10 things that are secretly killing your sex life

When it comes to getting it on, you could be mistaken for thinking that person A plus person B equals a big O for two.

But it turns out that sex is more like a recipe.

“You have to have a range of different ingredients in order to be able to have a good time,” Hanna Hosking, a Melbourne-based sexologist told news.com.au.

Because not only do we need a variety of factors to knock our socks off, but there’s a whole shopping list of things that are secretly killing our sex lives.

Forgetting foreplay

Rushing through the opening act is one of the biggest blunders anyone can make, according to Ms Hosking.

“Studies around foreplay have actually shown that it can create a more intense orgasm,” she said, “and the opportunity to create a more emotional and physical intimacy for deeper connection.”

While skipping out on the warm up can also be detrimental.

“If people don’t build up that arousal beforehand and spend enough time in that arousal state before jumping into sex, that’s when people can experience quite a lot of pain which can have adverse effects on people’s sex lives because they won’t want to have sex as much,” explained Ms Hosking.

Now don’t go thinking it’s all about oral sex. Foreplay can simply be asking what your partner wants.

“Like how do they like it, what do they want, is that good for them, and what turns them on,” the sexologist suggested.

“Just exploring, experimenting, spending time eye gazing, giving each other a massage and things like that really help set the mood.”

Focusing on an orgasm as the goal

Orgasms are great. We all know that. And to be fair they’re often the reason why we have sex.

“But if it’s the only goal it actually creates this pressure and so you feel like a failure if you can’t get there and that creates this negative rhetoric in your brain,” Ms Hosking explained.

“Only focusing on an orgasm actually adds stress which can then inhibit the opportunity to have an orgasm.”

Unfortunately, it doesn’t end there. Hugh Crothers, the founder of Melbourne lube brand drip, points to an even bigger issue.

“The patriarchy and porn and everything else that we consume has really created the narrative that a man’s orgasm marks the end of sex,” he told news.com.au, adding that the broader our definition of sex is, the better off everyone will be.

“I don’t think that penetrative sex with an orgasm has to define sex and I think everyone would have a lot more sex in relationships if they were broader in their definition of what that could be”.

It’s less about the destination and more about the experience, Ms Hosking added.

“If you are both mutually satisfying each other, it should just really be about the pleasure journey,” she explained, “rather than, ‘you’ve orgasmed, therefore my work here is done’.”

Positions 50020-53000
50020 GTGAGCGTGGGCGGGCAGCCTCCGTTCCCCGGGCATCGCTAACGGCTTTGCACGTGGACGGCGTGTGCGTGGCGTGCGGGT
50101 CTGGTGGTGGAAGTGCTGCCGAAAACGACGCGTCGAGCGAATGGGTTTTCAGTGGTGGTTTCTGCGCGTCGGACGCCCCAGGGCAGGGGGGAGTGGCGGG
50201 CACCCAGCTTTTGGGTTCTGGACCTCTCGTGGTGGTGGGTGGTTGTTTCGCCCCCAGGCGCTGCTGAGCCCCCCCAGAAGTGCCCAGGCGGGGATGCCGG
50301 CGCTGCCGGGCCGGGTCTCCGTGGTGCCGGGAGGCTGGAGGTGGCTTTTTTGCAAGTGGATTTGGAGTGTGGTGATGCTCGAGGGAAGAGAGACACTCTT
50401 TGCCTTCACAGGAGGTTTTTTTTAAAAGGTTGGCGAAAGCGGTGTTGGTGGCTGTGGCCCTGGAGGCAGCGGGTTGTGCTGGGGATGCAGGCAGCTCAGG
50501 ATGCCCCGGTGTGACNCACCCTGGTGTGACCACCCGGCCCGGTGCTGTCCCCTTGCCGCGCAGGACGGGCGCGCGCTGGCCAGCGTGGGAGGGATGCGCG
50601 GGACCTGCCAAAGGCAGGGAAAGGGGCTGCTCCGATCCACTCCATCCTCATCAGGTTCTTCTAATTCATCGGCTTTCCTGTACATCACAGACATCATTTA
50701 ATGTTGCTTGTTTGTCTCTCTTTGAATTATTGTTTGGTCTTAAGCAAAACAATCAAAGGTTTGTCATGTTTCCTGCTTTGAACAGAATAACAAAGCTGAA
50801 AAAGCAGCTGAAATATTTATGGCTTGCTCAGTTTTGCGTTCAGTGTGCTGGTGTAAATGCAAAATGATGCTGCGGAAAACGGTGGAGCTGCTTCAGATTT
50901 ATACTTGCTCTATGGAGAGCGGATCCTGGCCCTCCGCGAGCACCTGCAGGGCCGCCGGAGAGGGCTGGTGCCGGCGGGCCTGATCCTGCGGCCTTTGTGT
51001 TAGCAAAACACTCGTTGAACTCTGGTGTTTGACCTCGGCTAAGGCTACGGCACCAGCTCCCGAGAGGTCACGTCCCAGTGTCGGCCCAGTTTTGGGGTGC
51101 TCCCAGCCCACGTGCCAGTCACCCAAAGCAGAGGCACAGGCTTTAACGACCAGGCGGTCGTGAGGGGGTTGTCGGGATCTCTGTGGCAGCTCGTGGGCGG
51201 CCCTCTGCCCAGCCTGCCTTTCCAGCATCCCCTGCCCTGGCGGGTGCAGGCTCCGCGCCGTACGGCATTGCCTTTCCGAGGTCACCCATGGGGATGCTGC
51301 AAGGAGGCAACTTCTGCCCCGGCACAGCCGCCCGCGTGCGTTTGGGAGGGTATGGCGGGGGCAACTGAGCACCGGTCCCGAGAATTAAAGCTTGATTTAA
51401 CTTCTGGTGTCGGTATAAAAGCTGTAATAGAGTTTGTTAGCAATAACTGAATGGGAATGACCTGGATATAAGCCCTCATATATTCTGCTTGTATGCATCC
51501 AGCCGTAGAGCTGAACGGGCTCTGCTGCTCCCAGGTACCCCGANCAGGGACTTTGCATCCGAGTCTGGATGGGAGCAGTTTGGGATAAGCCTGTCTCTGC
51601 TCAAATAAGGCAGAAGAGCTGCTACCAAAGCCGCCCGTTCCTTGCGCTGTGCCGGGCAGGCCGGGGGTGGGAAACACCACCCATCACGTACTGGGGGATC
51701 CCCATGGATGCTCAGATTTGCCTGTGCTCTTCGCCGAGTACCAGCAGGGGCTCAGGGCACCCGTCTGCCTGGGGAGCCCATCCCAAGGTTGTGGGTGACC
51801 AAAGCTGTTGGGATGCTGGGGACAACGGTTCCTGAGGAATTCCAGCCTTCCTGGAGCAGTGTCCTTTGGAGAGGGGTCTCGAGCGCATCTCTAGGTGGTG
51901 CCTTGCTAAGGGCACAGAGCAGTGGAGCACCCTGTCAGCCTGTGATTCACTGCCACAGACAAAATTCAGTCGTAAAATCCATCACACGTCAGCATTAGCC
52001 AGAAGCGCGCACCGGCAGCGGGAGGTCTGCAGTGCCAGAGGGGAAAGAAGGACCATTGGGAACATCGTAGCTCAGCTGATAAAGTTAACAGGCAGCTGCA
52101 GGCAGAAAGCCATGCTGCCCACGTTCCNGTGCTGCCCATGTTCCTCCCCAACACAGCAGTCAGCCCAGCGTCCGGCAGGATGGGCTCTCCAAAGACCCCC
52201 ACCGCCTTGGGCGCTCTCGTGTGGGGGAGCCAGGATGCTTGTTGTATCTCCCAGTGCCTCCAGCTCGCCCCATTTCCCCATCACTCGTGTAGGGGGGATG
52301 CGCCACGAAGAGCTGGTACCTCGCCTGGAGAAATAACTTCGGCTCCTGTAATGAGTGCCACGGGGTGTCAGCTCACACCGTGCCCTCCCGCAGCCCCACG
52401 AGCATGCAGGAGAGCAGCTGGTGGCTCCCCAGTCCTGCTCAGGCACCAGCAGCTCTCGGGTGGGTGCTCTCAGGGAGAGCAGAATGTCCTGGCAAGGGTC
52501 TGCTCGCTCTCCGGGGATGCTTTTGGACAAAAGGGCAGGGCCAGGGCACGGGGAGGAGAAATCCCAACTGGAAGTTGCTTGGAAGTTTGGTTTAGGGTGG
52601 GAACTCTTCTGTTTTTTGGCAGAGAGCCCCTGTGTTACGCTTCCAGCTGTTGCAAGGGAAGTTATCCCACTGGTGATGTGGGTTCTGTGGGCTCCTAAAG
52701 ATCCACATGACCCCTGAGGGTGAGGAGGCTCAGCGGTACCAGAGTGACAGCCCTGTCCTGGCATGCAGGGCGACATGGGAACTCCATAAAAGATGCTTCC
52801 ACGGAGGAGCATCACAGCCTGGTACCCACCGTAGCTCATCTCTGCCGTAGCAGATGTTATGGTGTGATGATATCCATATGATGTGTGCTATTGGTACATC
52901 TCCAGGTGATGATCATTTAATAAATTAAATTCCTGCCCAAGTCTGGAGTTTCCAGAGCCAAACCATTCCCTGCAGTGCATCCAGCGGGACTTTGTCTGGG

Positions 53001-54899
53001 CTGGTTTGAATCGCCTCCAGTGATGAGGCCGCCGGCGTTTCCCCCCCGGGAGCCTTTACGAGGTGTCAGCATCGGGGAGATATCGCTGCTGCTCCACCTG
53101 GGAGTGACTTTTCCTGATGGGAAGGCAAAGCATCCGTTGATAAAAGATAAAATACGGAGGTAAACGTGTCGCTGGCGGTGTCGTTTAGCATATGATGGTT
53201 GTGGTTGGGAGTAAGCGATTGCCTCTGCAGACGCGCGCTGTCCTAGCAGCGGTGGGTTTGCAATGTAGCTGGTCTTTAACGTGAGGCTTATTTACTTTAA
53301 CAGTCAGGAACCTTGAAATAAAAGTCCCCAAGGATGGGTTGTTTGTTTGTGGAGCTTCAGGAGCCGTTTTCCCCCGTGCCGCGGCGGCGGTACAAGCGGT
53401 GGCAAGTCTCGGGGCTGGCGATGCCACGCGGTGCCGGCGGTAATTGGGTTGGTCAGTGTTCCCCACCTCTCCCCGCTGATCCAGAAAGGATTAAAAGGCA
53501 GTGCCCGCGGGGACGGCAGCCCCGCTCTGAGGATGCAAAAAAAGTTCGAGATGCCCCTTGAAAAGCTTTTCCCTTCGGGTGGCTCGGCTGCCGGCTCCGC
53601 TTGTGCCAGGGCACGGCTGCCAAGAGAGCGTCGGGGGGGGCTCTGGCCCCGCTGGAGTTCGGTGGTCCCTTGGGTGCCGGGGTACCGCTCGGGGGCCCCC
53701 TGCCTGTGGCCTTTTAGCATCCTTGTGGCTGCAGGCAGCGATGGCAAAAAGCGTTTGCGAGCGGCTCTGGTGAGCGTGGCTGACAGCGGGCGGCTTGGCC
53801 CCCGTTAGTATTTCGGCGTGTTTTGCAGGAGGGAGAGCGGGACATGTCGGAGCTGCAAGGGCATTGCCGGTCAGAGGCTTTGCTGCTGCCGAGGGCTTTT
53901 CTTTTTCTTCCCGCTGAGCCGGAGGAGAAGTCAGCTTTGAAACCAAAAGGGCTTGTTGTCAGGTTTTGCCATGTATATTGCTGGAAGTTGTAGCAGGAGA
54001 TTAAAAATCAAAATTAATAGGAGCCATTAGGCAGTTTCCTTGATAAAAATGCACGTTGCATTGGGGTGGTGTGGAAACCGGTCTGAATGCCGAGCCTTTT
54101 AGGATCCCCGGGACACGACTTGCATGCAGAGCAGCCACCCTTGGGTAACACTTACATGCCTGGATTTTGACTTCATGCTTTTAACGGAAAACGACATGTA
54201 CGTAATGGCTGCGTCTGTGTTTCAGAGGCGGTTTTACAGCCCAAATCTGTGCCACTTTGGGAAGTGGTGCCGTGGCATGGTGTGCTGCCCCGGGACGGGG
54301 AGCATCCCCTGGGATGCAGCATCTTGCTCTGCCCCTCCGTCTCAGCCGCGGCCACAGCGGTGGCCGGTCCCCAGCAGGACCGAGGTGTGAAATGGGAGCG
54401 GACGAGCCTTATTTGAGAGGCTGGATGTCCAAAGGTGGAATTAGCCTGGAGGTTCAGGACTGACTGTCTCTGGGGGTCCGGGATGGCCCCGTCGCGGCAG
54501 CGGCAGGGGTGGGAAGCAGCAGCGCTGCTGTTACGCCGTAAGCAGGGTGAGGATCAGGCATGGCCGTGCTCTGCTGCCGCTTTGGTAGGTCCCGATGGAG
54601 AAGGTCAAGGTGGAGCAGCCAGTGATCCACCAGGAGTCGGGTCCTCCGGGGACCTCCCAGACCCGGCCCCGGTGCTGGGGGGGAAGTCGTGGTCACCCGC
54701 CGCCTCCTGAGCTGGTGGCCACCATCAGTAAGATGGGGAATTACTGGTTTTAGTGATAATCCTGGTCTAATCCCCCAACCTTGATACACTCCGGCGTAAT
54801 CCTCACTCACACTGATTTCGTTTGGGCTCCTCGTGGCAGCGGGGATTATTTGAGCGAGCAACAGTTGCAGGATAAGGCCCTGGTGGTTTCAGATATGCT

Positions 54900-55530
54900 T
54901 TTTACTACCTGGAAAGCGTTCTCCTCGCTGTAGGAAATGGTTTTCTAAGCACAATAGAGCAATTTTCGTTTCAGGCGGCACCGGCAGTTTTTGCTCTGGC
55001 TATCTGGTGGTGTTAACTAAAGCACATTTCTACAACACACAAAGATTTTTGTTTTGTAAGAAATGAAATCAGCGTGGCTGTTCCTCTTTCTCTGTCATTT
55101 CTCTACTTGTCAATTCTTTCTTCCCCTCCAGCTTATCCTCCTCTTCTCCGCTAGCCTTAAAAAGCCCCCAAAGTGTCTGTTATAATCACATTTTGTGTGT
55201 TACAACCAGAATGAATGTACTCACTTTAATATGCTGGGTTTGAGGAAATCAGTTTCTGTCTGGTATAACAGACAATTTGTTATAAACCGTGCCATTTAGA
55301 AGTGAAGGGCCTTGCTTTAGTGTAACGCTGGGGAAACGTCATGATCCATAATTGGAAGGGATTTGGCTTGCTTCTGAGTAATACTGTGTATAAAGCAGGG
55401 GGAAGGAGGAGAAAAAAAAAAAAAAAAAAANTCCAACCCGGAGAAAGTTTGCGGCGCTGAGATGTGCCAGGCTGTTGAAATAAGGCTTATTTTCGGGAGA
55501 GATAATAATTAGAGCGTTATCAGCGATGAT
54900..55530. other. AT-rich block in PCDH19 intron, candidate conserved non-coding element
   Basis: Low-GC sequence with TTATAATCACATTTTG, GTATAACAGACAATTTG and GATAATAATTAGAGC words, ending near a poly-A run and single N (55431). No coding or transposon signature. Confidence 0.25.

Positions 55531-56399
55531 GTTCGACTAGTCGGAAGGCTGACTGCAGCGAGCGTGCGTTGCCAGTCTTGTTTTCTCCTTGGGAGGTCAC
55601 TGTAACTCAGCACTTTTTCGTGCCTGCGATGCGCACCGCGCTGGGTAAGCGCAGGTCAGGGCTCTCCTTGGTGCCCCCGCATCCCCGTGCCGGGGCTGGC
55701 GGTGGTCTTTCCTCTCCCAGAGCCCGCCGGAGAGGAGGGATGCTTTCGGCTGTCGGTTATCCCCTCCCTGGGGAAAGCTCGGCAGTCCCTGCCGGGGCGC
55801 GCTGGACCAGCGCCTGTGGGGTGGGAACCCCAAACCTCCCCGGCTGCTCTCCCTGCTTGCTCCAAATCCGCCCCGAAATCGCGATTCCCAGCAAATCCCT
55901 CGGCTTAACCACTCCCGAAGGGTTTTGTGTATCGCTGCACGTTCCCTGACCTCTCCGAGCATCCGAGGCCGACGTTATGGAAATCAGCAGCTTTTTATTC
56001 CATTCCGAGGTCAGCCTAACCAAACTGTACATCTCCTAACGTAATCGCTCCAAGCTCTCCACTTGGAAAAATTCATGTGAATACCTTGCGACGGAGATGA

Not using enough lube

We’ve all been there when your mind screams yes but your body says ‘not today thanks’.

“Even though naturally people might produce a lot of pre-cum or vaginal fluid, if they’re with someone that they feel nervous around or if they’re feeling butterflies or perhaps they’re distracted by work or laundry, they won’t necessarily perform the same way that they would by themselves or with someone that they’ve been with for a really long time,” Crothers explained.

Enter, lube, a lover’s best friend.

“Lube is a really great way to ensure that there is less friction,” said the founder of drip, which produces vegan lube.

“Not only is lube a far superior and safer alternative to spit, but reducing friction can also help prevent micro abrasions and cuts that could lead to infections and STIs.”

Not communicating with your partner

While sex is literally the single most intimate act that can take place between two people (or more!), communicating vocally is often the hardest.

“People – and particularly women – can feel ashamed to say, ‘This is what I need, this is what I want and this is what I like’, because there’s that dialogue that we’re asking for too much and our pleasure comes second,” Hanna told news.com.au.

She explained that good communication is about learning to be vulnerable, being open to feedback and asking what your partner likes, which can bring you closer.

“Discussing sex can actually be more intimate than the act itself,” the sexologist said.

“So it’s really important to listen and hear what somebody has to say without Judgement or defensiveness.”

Communication is especially important when it comes to exploring in the bedroom, according to Crothers.

“Be that with a partner of 20 years or 20 minutes,” he said, adding that before you get under the sheets it’s vital to talk about what you’re both comfortable with.

“Even though that can feel a bit unsexy at times because it feels quite practical or there’s a degree of vulnerability that comes with expressing those desires.”